At $70 (UK£54, AU$99), Sony's SRS-X11 is at the higher end of the micro wireless speaker market, which is rather crowded these days.
While you can certainly get better-sounding speakers for that price, you'll be hard-pressed to find a tiny wireless speaker that sounds as good as the SRS-X11. So, by good I mean good in the relative sense.
Weighing 7.6 ounces or 215 grams and measuring 2.4 inches (6.1 cm) by 2.4 inches (6.1 cm), the X11 is smaller than a Rubik's Cube and seems well built, with enough heft to it to make you think it's got some substance. Available in multiple color options, the speaker has a soft-to-touch finish on both the back and top of the speaker, where you'll find the power button, volume controls and an answer/end button for the built-in speakerphone, which works OK (in other words, don't expect this to perform like a business-grade speakerphone).
Additional features include and an audio input, NFC tap-to-pair technology for smartphones that support it, and the ability to join two speakers together wirelessly and create a left/right stereo pair or just double up the sound.
As I said, there are a lot tiny Bluetooth speakers out there. I like the JBL Clip Plus , Logitech X100 and Sol Republic Punk , to name a couple. From a sound standpoint, this little Sony competes well with those models and delivers better battery life -- a full 12 hours at moderate volume levels.
The speaker rates 10 watts of power, which is about double that of what these micro speakers typically claim. Like the Clip Plus and the Punk, there's enough bass to keep the speaker from sounding too thin, although you'll want to stick to more moderate volumes to prevent distortion (virtually all small Bluetooth speakers distort to some degree).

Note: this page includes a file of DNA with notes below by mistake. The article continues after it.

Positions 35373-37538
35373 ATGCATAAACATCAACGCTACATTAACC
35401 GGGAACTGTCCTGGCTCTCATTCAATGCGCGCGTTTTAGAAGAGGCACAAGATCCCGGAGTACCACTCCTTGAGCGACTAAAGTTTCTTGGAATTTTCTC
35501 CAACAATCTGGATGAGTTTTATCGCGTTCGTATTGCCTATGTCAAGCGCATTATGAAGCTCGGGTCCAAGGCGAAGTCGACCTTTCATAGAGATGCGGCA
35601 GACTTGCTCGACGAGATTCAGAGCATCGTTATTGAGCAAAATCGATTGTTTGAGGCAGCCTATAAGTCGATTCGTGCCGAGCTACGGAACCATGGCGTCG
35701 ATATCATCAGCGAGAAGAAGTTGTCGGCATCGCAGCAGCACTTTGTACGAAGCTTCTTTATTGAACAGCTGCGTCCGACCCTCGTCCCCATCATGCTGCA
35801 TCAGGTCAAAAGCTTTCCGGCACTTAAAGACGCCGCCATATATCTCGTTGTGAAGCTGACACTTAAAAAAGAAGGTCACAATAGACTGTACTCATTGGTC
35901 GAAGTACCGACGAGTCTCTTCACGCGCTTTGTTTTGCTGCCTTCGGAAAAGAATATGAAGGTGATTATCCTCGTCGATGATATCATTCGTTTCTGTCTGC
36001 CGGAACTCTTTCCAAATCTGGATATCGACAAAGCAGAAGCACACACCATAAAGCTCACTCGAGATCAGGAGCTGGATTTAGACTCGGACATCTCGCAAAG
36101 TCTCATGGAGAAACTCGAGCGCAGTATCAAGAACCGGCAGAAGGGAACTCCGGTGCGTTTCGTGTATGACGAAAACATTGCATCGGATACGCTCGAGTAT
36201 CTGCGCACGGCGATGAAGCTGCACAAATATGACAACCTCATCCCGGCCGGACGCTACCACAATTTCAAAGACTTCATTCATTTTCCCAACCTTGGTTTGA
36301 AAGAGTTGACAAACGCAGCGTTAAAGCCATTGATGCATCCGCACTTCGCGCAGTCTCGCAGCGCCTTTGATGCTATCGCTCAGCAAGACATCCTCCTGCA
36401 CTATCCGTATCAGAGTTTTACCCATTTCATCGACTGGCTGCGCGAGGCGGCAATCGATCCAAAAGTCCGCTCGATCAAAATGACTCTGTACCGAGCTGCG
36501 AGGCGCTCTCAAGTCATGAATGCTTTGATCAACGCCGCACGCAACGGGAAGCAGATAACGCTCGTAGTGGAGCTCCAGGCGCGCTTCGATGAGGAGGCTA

Not surprisingly, the speaker does best with acoustical material and is strongest in the midrange, producing clean sounding vocals. It did well with Laura Marling's "Strange" and Dave Matthews Band's "You & Me" and other mellower tunes. Particularly at higher volumes, it had a harder time with rock and more complicated tracks -- or anything with a lot of bass.
If you plan on cranking techno or hip-hop, this isn't the speaker for you. But for a little background music or movie watching on your tablet or laptop, the X11 makes for a decent little audio accessory, delivering louder and fuller sound than the internal speakers of most portable devices.
For a significant bump up in volume and sound quality, you're better off with Sony's larger SRS-X33 . But if portability is what you're after, this cute little cube speaker is worth considering. I like it; I just wish it cost a little closer to $50 USD.